One of the funniest things about the human brain is how it’s able to manipulate surroundings and perceptions to make almost any situation fit our internal dialogue.
Case in point: the article you're reading right now.
When I started writing in November 2012, I had to actively overcome dozens of excuses for why it wouldn’t work. I thought to myself:
- “Ok, I’ll try to start writing…but I really need to make sure I’m doing it the ‘right’ way. Better do some more research.”
- “Man, I really want to talk about entrepreneurship…but there are so many people smarter than me who already talk about that…I’ll never get my voice heard.”
- “I don’t have special connections or a fancy degree. Nobody will care about what I have to say.”
On and on I went like this. Until one day…I just said, “Screw it.”
I started writing. At first, nobody listened.
But then, I started to gain traction. Slowly and steadily my readership grew. The interesting part was that I found later most of my assumptions about what “should” happen or what I “couldn’t” do were entirely wrong.
My brain made up excuses as a "shield" in an attempt to protect me from failure. Ironically, those same excuses that were supposed to protect me from failure were also holding me back from making progress.
Excuses like these are “mental barriers.” They often come in the form of perverted logic and well-intentioned rationale.
They often sound reasonable, but make no mistake. They are deadly.
Here are seven common “mental barriers” that sabotaged me, and maybe you, along with the solutions to overcome them.
Which ones are you falling for?
1. “I should do more research.”
No. You should start. Don’t research every possible outcome of a project or idea. Just identify the first steps. Ask yourself, “What’s the absolute minimum knowledge I need to get started?” Then do that. “Ready, fire, aim” is an overused phrase, but it really works. A poorly executed plan trumps the perfectly planned, unexecuted idea.
2. “It’s all about who you know.”
Yes, knowing people is extremely helpful. But that overused excuse leaves out a crucial detail: you can meet more people. You can make the connections. Most people aren’t born well-connected. Just because some people are, that doesn’t mean that you cannot become well connected, too. That’s why I wrote The Ultimate Guide to Connecting With Anybody. So don’t let that excuse hold you back. I’m calling your bluff.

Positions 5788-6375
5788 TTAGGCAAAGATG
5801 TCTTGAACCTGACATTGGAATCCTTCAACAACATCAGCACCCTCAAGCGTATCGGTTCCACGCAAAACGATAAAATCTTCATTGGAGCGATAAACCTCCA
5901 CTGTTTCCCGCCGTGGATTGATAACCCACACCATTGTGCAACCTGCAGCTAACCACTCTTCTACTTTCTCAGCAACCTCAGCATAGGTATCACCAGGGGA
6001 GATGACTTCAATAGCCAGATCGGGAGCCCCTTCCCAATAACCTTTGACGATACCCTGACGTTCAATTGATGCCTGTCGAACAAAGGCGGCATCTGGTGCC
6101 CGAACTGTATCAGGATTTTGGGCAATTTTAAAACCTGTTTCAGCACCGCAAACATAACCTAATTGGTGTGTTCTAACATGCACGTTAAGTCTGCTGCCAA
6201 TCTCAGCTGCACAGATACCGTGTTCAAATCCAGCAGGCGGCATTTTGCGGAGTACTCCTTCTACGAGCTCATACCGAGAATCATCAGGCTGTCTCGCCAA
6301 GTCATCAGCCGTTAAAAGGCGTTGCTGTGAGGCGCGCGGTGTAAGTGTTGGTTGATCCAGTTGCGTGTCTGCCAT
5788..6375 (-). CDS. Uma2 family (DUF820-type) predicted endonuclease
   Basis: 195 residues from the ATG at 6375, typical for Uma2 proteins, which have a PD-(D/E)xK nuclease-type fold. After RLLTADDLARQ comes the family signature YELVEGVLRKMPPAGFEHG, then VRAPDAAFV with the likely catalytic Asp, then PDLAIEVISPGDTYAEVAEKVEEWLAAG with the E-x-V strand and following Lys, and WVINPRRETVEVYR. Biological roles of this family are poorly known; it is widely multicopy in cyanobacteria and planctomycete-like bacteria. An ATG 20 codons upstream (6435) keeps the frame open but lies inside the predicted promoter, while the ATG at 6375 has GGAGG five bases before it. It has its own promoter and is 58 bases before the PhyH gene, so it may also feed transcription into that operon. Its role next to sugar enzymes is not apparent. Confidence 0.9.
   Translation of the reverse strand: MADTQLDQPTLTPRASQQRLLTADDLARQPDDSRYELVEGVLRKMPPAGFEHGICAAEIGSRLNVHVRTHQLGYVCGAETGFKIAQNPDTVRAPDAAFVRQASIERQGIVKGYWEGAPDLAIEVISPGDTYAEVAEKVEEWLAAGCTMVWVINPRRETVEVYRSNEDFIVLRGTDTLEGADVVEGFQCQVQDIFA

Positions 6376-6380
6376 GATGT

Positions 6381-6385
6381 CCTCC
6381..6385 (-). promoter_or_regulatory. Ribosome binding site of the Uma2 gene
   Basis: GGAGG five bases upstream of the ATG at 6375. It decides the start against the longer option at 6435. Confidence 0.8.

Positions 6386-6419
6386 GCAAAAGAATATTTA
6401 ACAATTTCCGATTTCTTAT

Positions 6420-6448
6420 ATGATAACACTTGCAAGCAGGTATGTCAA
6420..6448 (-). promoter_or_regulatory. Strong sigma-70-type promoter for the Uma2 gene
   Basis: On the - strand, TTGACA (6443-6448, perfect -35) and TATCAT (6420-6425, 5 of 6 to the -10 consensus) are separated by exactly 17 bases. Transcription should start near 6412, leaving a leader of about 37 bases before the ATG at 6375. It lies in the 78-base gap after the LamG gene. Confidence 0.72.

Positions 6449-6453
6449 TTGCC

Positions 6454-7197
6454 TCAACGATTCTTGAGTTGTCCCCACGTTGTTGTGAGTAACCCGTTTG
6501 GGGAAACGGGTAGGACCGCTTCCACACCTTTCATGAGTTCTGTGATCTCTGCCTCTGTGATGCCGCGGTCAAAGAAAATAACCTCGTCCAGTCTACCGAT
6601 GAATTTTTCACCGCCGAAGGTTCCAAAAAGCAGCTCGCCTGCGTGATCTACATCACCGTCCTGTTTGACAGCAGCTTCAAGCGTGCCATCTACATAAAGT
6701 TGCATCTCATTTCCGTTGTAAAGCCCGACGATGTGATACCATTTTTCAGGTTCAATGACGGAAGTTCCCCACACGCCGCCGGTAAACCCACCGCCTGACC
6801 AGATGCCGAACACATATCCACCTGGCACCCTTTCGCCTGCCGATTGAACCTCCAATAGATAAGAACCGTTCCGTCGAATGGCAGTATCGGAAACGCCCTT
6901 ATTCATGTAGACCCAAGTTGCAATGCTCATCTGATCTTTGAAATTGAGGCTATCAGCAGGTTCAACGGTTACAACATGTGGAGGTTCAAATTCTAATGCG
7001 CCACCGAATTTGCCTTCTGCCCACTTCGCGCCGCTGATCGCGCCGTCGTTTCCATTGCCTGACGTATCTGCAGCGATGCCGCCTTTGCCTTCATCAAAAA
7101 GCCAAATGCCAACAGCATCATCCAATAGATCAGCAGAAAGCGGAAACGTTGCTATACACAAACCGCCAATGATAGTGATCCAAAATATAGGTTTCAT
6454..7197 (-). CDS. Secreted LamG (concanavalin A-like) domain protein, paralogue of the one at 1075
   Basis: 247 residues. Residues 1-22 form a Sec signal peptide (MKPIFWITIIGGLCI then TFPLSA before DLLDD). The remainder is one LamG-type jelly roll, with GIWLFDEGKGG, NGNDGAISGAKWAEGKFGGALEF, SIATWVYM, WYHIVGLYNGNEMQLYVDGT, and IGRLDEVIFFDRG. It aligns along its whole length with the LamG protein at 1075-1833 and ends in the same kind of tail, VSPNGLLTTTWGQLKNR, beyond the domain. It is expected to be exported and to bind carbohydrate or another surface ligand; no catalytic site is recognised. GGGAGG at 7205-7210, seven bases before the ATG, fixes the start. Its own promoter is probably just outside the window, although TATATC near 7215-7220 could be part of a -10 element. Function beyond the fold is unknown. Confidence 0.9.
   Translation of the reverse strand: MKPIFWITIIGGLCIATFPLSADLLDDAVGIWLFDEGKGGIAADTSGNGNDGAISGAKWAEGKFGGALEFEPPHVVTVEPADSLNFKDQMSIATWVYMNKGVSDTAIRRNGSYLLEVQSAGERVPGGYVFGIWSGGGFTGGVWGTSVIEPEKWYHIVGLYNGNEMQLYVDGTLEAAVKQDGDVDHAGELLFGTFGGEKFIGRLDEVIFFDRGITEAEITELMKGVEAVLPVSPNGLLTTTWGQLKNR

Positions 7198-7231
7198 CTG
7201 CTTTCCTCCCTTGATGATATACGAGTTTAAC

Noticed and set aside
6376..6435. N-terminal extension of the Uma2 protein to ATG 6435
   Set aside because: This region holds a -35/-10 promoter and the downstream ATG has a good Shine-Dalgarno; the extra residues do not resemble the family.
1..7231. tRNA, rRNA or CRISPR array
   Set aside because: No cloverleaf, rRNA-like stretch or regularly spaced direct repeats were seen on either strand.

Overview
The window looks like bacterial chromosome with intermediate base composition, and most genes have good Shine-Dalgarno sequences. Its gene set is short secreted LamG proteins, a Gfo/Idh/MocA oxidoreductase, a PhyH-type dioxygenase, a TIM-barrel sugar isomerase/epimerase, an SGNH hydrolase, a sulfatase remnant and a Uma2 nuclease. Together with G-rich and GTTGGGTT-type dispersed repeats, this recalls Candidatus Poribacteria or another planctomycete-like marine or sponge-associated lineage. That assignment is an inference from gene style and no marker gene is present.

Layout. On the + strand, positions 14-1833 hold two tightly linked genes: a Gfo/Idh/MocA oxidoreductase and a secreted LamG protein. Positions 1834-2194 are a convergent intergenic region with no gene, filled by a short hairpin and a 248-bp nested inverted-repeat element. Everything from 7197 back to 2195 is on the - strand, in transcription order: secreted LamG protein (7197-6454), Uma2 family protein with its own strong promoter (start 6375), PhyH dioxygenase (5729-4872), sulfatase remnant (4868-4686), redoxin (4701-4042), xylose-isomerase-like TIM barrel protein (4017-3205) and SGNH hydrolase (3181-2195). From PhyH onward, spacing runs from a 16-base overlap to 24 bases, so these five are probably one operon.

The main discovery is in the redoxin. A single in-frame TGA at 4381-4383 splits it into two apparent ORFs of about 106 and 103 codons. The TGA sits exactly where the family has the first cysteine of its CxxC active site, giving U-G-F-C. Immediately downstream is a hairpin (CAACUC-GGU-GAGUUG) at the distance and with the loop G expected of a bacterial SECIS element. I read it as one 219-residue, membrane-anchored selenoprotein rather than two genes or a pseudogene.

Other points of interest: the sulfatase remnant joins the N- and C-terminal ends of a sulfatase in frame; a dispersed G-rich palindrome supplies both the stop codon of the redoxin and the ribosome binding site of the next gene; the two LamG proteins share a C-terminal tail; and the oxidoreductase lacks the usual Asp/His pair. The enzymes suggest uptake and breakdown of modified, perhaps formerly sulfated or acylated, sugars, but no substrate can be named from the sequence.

3. “I have too many ideas/not enough ideas to make a decision.”
Although they appear to be polar opposites, both of those barriers come from the misguided belief that you’ll find an idea that is “The One.” You're searching for the fabled "Perfect Idea." It doesn't exist. Every day, we go to the store or search online and find things that we could have invented. These moments leave us scratching our heads, wondering why we didn't think of it first. The difference maker is execution, not necessarily the quality of your idea.
4. “That idea has already been done.”
Good. That means there’s a market for it. Now do it better. Or differently.
5. “I’m too busy.”
If you’re being brutally honest with yourself, are you really too busy…or is it that you’re still learning how to organize your time? This is something that I’m continually working on! I’ll start work on a new project and say, “That’s it. My time is completely booked up!” Yet, I still find time to binge watch every episode of House of Cards.
Be brutal! Track yourself. Where is your time really going? I’m not saying to cut out all your leisure activities. We need those to keep us sane. But reduce them by half, or even one-third, and replace that time with the work you claim to be “too busy” for. Boom. You just added extra hours to your week.
6. “I need more money before I can start.”Mmmm….nope. No, you don’t. There are plenty of things you can do to start a project that don’t require any startup capital…like this, this or this.
7. “I’ll do it tomorrow.”
If you said that yesterday, you’re already lying. Nike solved this problem decades ago. You know what to do.
Overcoming these mental hurdles isn't easy -- but the first step is recognizing they are there. Once you can spot them, you can work hard to eliminate them.